This much is accepted by most Biblical scholars, including some who are believing Jews or Christians. But things get more controversial when you suggest that there was a long time when even “monolatry” was too strong a word from mainstream Israelite doctrine — a time when not all non-Yahweh gods were considered evil or alien; a time when Yahweh was ensconced in an Israelite pantheon, working along side other gods.

Yet, if you read the scriptures closely, you’ll soon see hints of such a time. The Bible famously says that God “created man in his own image,” but those aren’t Yahweh’s words. When Yahweh is actually quoted, in the previous verse, he says, “Let us make man in our image, after our likeness.” (Genesis 1:26) Then when Adam eats the forbidden fruit, Yahweh says, “Behold, the man has become like one of us, knowing good and evil.” When people start building the Tower of Babel, which will reach to the heavens, and Yahweh opts for preemptive intervention, he says, “Come, let us go down, and there confuse their language, that they may not understand one another’s speech.” (Genesis 11:7)

Us? Who is us? If you ask this question of some Jewish of Christian clergy, you may get such answers as “angels” or the “heavenly host, God’s army.” In other words, Yahweh  may be accompanied by other supernatural beings, but none of them qualify as gods. The Bible says otherwise. It talks more than once about a “divine council” in which God takes a seat ; and the other seats don’t seem to be occupied by angels Psalm 82 says: “God has taken his place in the divine council; in the midst of the gods he holds judgment.” And God himself, addressing the other council members a few verses later, says, “You are gods.”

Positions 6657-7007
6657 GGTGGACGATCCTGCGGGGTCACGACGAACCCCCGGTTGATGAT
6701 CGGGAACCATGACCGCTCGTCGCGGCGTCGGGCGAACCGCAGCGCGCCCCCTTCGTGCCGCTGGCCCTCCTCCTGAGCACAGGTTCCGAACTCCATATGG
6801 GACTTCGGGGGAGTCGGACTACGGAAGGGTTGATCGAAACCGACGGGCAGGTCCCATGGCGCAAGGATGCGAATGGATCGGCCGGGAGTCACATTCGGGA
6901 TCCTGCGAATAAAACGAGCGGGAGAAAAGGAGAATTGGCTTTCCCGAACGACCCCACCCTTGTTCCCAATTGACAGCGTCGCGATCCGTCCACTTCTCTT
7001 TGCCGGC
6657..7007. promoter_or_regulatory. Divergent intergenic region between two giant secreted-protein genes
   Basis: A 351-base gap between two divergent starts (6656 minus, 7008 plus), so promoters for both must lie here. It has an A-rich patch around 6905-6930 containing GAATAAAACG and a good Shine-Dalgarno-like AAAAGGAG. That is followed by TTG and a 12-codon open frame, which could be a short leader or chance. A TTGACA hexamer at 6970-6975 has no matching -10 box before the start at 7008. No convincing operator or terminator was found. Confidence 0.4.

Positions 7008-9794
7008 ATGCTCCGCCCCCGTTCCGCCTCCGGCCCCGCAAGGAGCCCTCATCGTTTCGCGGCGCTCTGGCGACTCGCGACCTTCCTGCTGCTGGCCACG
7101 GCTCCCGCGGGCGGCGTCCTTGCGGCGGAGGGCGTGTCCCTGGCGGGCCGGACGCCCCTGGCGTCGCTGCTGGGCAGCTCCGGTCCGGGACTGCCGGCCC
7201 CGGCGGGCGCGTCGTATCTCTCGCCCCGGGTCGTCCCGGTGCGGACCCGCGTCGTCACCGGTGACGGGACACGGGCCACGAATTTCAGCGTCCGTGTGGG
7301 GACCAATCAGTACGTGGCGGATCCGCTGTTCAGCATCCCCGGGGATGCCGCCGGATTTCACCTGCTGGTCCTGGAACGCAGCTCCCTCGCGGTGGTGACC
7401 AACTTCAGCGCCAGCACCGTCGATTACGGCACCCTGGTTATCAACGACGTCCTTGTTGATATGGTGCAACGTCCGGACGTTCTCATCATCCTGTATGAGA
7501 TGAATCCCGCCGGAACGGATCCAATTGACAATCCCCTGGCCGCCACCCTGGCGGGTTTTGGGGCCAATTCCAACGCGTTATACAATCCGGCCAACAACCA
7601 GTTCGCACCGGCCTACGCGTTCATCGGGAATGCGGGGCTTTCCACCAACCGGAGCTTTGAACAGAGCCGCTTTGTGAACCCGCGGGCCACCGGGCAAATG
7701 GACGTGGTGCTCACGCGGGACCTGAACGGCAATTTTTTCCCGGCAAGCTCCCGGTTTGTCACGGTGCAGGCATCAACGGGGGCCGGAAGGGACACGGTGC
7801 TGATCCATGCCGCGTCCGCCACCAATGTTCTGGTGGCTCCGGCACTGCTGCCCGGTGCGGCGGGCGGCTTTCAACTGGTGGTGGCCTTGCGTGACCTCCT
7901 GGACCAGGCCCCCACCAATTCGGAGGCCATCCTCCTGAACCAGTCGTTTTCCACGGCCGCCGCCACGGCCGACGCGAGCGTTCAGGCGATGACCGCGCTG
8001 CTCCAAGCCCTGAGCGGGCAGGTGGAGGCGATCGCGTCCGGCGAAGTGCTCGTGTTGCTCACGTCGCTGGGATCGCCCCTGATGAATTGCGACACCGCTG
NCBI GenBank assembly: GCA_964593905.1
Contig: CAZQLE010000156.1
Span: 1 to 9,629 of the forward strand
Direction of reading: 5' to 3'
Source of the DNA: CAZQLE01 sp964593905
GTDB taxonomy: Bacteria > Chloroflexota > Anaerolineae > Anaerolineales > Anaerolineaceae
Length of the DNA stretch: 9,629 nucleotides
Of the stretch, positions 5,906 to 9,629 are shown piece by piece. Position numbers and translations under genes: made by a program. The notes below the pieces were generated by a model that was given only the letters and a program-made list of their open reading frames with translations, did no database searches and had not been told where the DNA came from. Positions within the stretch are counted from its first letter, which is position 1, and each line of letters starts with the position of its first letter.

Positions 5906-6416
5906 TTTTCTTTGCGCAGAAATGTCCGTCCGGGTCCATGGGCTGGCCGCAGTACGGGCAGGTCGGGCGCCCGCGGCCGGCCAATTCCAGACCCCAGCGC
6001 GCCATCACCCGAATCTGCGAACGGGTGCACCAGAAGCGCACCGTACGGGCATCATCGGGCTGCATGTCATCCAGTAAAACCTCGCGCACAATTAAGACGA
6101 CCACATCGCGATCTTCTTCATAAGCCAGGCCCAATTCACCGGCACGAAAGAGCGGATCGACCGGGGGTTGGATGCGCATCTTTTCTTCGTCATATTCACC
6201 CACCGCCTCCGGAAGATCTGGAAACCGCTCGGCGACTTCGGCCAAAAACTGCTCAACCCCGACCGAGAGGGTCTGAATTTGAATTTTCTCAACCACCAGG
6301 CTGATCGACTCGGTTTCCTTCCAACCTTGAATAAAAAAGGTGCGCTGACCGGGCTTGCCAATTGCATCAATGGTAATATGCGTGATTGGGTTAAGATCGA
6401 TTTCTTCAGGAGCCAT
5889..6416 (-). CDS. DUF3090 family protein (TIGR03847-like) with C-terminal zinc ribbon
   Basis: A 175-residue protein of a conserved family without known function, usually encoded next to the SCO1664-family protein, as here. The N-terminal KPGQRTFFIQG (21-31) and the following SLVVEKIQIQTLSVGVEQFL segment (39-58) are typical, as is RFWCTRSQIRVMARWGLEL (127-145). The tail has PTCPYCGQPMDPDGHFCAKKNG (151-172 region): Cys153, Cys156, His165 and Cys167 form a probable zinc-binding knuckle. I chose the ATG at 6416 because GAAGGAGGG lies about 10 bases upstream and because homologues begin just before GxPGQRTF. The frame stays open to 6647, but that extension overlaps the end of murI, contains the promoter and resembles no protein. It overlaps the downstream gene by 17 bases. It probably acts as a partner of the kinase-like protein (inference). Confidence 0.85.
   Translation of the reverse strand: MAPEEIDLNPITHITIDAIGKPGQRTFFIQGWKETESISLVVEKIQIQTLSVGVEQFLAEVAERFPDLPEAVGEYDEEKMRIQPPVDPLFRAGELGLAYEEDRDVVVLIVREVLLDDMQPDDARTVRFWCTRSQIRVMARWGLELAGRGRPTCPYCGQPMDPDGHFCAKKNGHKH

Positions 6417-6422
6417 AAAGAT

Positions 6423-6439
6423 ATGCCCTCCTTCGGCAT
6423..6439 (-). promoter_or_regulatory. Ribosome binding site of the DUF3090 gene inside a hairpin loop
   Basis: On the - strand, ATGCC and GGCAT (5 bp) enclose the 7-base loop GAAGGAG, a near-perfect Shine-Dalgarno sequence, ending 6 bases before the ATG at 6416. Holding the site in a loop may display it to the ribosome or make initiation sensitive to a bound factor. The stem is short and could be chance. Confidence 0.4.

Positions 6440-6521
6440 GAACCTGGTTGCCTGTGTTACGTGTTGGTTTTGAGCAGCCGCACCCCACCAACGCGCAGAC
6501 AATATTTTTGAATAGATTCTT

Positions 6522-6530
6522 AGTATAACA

The many biblical references to the existence of multiple gods are in a sense amazing. For, though the Bible was composed over many centuries, the earliest parts of it passed through the hands of later editors who decided which books and verses to keep and which to discard — and who seem to have had a bias against polytheism. So those hints of Israelite polytheism that remain in the Bible are probably, as Mark S. Smith suggested in his book The Origins of Biblical Monotheism, “only tip of the iceberg.”

— The Evolution of God by Robert Wright, The Emergence of Abrahamic Monotheism, pages 104-106

Purchase the books mentioned in this quote

The Evolution of God by Robert Wright

The Origins of Biblical Monotheism: Israel’s Polytheistic Background and the Ugaritic Texts by Mark S. Smith